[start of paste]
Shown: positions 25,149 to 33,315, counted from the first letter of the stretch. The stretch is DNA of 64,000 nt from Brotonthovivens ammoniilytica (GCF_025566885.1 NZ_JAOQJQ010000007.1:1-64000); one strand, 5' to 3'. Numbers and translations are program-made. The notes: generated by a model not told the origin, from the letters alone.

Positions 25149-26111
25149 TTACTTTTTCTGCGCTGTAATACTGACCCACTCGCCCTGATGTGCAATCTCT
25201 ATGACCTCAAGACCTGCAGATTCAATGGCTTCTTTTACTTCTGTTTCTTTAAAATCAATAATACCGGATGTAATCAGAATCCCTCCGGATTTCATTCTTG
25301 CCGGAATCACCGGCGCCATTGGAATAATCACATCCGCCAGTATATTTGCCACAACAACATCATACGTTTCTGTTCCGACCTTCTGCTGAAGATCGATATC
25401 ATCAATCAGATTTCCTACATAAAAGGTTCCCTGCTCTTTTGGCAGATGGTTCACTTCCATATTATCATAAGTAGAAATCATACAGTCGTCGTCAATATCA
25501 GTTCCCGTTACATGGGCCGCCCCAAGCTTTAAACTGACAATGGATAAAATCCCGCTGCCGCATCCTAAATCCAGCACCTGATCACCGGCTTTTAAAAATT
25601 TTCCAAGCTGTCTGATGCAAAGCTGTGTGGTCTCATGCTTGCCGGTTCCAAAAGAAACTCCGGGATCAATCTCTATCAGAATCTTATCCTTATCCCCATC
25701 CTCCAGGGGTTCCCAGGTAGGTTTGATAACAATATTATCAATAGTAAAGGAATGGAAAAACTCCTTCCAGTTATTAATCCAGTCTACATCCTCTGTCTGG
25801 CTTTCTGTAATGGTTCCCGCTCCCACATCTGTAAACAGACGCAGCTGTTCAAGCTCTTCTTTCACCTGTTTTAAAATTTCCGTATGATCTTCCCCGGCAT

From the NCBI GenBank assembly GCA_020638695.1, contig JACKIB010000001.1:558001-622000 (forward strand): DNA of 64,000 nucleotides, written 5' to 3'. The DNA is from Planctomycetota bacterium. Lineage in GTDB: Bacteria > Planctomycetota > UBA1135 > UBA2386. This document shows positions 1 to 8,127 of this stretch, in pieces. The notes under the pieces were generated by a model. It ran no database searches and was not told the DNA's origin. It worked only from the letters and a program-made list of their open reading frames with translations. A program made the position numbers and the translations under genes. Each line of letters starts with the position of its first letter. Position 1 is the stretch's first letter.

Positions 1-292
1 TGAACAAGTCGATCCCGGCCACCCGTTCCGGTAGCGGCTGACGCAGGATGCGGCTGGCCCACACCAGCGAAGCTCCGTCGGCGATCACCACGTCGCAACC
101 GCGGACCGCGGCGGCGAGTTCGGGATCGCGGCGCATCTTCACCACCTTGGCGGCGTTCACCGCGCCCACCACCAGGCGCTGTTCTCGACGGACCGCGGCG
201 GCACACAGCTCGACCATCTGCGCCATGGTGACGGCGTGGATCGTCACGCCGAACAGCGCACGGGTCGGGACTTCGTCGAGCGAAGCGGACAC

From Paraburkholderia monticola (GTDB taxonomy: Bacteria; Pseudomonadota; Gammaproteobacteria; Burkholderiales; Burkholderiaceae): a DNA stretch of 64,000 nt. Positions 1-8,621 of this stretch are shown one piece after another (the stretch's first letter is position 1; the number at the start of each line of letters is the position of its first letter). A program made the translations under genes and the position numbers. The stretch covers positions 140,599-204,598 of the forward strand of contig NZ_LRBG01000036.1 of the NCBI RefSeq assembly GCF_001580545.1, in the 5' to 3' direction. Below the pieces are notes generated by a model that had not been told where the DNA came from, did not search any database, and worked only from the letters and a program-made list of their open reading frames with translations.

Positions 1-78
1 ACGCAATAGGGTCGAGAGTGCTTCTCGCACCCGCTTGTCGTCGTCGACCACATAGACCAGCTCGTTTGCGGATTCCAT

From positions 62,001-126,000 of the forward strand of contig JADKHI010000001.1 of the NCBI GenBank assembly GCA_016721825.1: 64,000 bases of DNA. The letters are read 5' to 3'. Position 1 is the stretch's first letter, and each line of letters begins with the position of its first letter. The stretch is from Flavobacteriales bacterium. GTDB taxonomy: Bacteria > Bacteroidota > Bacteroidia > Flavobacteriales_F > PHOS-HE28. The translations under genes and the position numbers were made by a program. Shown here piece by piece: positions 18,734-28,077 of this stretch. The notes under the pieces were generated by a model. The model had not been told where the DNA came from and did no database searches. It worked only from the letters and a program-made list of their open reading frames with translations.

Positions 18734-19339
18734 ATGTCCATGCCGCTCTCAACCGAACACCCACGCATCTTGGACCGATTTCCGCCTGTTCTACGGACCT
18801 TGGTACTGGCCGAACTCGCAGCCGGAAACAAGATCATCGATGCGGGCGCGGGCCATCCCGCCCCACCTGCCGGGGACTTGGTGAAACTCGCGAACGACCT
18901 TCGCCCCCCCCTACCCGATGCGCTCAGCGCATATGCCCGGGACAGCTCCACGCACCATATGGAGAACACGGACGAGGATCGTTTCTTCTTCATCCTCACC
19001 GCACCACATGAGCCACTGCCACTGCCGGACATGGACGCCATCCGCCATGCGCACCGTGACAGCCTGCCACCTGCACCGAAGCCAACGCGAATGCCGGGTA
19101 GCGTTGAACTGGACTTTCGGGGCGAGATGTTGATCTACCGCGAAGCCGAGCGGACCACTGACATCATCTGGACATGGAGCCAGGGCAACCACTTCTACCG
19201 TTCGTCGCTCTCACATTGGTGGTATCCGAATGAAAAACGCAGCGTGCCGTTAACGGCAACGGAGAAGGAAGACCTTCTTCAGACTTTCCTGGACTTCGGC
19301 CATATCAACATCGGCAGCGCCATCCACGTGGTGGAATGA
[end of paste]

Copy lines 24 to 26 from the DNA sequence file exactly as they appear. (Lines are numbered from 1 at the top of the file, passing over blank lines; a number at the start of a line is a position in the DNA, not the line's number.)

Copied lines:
19001 GCACCACATGAGCCACTGCCACTGCCGGACATGGACGCCATCCGCCATGCGCACCGTGACAGCCTGCCACCTGCACCGAAGCCAACGCGAATGCCGGGTA
19101 GCGTTGAACTGGACTTTCGGGGCGAGATGTTGATCTACCGCGAAGCCGAGCGGACCACTGACATCATCTGGACATGGAGCCAGGGCAACCACTTCTACCG
19201 TTCGTCGCTCTCACATTGGTGGTATCCGAATGAAAAACGCAGCGTGCCGTTAACGGCAACGGAGAAGGAAGACCTTCTTCAGACTTTCCTGGACTTCGGC